For advocates, social science is an important component of effective cure research, one that is often undervalued.
A recently published study shows positive early results for a once-weekly HIV antiretroviral in pill form that slowly releases the medications, but many more steps are needed to prove it can work in humans.
There is a great deal of interest in exploring the potential of gene therapy to cure HIV and multiple gene therapy strategies are under investigation.
The death toll from HIV/AIDS continues to decline, but more than 36 million people are still living with HIV. A researcher explains why the work for a cure is painstaking.
Other Names: 4'-Ed4T, 4'-ethynyl-d4T, 4'-ethynylstavudine, BMS-986001, OBP-601, festinavir Drug Class: Nucleoside Reverse Transcriptase Inhibitors Molecular Formula: C12 H12 N2 O4 Registry Number: 634907-30-5 (CAS) Chemical Name: 1-[(2R,5R)-5-ethyny...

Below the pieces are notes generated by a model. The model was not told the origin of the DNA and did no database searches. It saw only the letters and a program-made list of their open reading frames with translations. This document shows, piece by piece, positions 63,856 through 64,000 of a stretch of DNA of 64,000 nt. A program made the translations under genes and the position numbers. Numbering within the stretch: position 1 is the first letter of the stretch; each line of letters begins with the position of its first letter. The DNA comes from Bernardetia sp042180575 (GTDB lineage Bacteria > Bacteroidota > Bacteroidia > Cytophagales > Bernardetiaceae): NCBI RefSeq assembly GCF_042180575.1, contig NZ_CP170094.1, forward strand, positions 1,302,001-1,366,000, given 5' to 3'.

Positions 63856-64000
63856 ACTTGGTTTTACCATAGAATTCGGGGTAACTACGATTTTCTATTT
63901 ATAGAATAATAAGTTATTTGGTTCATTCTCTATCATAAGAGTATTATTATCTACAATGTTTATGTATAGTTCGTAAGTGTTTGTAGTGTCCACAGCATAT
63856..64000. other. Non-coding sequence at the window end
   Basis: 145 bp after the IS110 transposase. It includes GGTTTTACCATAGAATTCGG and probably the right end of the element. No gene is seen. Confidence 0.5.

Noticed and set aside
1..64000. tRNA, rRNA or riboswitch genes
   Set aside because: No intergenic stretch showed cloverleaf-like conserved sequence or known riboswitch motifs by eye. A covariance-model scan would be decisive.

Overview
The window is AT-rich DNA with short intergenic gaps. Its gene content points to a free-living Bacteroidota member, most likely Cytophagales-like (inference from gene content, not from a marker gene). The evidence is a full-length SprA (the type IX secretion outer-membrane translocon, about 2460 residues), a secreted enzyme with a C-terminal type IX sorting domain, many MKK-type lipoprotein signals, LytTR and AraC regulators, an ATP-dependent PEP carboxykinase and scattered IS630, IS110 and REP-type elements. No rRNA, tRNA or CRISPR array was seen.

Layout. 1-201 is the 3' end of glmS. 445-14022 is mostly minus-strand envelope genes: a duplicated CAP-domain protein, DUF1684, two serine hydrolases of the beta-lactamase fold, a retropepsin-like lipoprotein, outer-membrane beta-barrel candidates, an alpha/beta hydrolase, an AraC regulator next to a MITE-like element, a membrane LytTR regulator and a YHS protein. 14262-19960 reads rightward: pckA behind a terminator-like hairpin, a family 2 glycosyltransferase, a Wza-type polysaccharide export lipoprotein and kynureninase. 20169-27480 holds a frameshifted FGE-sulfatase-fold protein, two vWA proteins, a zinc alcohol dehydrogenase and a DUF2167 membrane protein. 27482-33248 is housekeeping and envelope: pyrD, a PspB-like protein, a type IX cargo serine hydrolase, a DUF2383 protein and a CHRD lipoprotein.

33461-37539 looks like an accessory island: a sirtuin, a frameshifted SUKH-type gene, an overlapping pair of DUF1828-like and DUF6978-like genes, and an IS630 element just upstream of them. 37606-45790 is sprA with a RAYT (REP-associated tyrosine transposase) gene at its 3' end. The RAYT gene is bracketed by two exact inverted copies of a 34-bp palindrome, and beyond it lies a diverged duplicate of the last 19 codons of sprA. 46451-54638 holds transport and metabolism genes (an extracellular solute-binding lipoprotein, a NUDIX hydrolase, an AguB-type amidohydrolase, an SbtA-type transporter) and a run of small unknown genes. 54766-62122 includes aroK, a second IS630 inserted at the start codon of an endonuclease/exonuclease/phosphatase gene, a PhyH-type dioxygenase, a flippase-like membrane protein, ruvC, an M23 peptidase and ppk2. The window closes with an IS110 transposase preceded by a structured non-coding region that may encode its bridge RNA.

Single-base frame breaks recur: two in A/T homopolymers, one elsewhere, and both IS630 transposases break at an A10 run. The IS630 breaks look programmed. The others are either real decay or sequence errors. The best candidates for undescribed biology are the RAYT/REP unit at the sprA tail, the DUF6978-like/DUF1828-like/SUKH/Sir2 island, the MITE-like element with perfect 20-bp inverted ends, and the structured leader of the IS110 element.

In the search for a cure, multiple clinical trials are investigating whether immune-based approaches can deliver the "kill" in "kick and kill."
Virally suppressed people who swapped an efavirenz regimen for one based on an integrase inhibitor gained significantly more weight over 18 months than those who stayed with efavirenz or switched to a protease inhibitor.
A major focus of HIV cure research is on reversing HIV latency -- essentially switching on the latent virus's DNA machinery so that it starts making proteins.
There are a variety of technologies available to accurately quantify the latent HIV reservoir, but each has pros and cons.
As the research effort to develop a safe, effective, broadly accessible HIV cure expands, the issue of how to measure success remains central.